A bill introduced into the State Senate would prohibit Minnesotans from owning monkeys as pets. I discovered the bill while in the middle of pondering my own personal pet options. One of the things I was contemplating was getting a pet monkey. Outrage doesn't even begin to describe my opposition to the proposed prohibition. This state just has too many darn laws and this would be one of them. If we outlaw owning pet monkeys than only outlaws will own pet monkeys. Law abiding citizens like myself would either have to go monkeyless or conceal our monkey ownership after obtaining a primate friend from some seedy underground black market monkey emporium.
Yup, I'll confess that all this is proof positive that losing my best buddy for the past dozen years sent part of me reeling over the edge. This whole grieving over the loss of a pet thing is a brand new animal for me. But I've mostly thankfully discovered it seems to be familiar territory for many others. After Mr. Max died, well meaning people comforted me with various forms of advice. Some advised getting another cat immediately to help me through the sadness. Others thought I should allow myself time to grieve. "You'll know when you are ready" I was told. And the inner ongoing dialogue bounced back and forth seemingly every minute or so from never wanting another cat to wanting 17 so I wouldn't get quite so attached to any single one.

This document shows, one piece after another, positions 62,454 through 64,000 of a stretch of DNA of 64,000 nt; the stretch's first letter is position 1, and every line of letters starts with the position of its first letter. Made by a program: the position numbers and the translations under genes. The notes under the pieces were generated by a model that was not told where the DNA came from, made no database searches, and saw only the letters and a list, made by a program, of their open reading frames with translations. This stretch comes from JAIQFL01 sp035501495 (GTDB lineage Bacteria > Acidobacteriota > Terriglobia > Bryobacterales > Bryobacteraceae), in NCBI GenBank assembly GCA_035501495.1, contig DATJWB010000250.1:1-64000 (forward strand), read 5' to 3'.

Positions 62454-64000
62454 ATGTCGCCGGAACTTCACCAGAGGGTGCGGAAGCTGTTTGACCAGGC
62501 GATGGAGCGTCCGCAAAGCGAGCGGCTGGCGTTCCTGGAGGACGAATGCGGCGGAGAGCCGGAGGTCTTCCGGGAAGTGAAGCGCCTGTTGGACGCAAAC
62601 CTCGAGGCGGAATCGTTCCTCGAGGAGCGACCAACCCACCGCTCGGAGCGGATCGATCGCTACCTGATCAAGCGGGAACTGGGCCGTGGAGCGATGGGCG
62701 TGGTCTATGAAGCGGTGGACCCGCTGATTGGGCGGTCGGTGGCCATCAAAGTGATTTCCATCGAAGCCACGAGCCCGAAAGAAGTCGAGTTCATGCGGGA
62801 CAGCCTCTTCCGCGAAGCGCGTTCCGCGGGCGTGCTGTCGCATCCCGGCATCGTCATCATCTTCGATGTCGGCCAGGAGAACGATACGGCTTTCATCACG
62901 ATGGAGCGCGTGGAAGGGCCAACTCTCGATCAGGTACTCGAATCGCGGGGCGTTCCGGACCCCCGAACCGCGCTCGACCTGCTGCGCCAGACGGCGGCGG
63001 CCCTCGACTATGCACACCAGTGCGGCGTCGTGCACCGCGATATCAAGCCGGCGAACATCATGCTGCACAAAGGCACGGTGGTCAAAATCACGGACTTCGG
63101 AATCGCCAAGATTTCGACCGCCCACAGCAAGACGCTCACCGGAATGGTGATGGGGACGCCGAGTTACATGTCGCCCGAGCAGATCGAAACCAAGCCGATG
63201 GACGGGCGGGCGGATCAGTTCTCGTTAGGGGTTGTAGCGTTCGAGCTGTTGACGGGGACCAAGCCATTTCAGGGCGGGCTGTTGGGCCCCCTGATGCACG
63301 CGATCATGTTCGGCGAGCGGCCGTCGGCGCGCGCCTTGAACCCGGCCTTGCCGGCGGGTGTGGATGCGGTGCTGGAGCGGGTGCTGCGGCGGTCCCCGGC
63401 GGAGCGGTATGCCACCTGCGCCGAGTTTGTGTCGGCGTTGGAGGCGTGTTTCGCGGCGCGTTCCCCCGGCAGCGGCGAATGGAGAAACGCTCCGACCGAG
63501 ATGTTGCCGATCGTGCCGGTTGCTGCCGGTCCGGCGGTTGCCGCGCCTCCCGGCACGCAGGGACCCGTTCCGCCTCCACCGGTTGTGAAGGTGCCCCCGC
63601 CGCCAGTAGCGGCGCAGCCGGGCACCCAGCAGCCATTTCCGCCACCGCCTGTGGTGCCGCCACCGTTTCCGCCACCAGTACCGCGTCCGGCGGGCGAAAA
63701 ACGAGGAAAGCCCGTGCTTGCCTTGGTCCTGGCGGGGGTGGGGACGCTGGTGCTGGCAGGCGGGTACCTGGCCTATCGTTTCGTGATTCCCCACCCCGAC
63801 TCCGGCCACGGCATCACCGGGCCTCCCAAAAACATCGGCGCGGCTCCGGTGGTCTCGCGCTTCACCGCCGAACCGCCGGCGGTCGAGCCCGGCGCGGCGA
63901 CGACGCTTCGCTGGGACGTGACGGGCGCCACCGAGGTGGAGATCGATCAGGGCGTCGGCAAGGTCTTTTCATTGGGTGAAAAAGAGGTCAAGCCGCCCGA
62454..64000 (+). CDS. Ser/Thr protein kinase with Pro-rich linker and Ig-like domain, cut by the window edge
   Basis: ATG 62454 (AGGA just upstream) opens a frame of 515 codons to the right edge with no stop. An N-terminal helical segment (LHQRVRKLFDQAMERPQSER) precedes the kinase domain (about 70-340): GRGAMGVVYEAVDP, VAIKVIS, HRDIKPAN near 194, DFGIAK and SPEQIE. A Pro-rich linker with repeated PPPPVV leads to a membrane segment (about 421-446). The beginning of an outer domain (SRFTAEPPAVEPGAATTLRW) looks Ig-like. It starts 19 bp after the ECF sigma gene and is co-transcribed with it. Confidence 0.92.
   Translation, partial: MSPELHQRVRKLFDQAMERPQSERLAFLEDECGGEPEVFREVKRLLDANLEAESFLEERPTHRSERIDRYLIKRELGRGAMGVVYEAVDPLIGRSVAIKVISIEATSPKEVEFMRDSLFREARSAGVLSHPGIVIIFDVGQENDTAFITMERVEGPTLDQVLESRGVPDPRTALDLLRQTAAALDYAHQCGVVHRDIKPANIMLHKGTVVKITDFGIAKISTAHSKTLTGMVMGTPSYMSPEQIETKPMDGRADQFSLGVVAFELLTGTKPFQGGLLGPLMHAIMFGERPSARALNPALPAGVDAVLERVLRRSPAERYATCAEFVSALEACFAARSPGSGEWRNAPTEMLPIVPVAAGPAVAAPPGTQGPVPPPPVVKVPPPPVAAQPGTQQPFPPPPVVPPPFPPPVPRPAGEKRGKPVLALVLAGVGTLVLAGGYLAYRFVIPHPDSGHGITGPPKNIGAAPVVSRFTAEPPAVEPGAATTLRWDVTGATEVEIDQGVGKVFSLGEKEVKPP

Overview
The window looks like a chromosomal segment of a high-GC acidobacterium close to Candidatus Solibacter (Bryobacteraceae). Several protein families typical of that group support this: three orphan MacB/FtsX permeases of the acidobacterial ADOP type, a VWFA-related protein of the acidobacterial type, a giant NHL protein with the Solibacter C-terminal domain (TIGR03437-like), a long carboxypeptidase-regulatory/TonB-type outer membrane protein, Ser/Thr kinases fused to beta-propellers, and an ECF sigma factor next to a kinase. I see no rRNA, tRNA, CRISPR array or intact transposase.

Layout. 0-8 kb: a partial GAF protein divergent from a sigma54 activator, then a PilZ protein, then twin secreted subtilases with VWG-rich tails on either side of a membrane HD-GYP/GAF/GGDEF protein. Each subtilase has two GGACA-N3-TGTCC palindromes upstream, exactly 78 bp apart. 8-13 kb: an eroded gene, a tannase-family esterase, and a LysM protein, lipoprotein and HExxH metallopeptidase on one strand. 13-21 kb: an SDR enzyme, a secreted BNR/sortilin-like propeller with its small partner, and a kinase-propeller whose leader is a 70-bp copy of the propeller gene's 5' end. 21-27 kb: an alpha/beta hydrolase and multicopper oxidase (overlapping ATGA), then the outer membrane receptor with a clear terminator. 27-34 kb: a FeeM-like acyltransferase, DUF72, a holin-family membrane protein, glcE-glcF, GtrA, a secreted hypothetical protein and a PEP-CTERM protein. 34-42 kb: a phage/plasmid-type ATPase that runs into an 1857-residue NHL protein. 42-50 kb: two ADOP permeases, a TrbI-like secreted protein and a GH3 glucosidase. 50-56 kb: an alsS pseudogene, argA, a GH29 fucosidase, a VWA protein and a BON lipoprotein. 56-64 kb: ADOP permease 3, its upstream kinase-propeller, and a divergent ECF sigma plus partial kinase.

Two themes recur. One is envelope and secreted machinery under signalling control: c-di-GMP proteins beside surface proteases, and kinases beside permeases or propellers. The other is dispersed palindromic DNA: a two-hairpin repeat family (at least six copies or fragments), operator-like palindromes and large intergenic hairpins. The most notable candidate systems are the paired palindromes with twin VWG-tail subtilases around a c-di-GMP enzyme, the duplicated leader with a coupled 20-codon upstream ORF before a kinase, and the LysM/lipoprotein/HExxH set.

Months after Max's death I couldn't quite find it within myself to put away his dishes, his toys, or his bed. I looked at the pictures a most talented photographer took of him in his senior years and I'm so glad that his many wonderful and wondrous faces were captured so memorably on film. I've never been a been fan of photography but these pictures have come to mean more and more to me each day. And as much as they remind me of how much I miss him they also remind me of the stability he helped bring into my life. Didn't matter how good or bad a day I was having, didn't matter how tolerable a year's worth of events were, Max was always there to come home to and rely on. He had his quirks but he was consistent and in a significant way he read me like no one else ever has. Losing Max was like losing a limb. Kinda taken for granted at times, always a remarkable thing to have, the loss of which causes you to lose balance.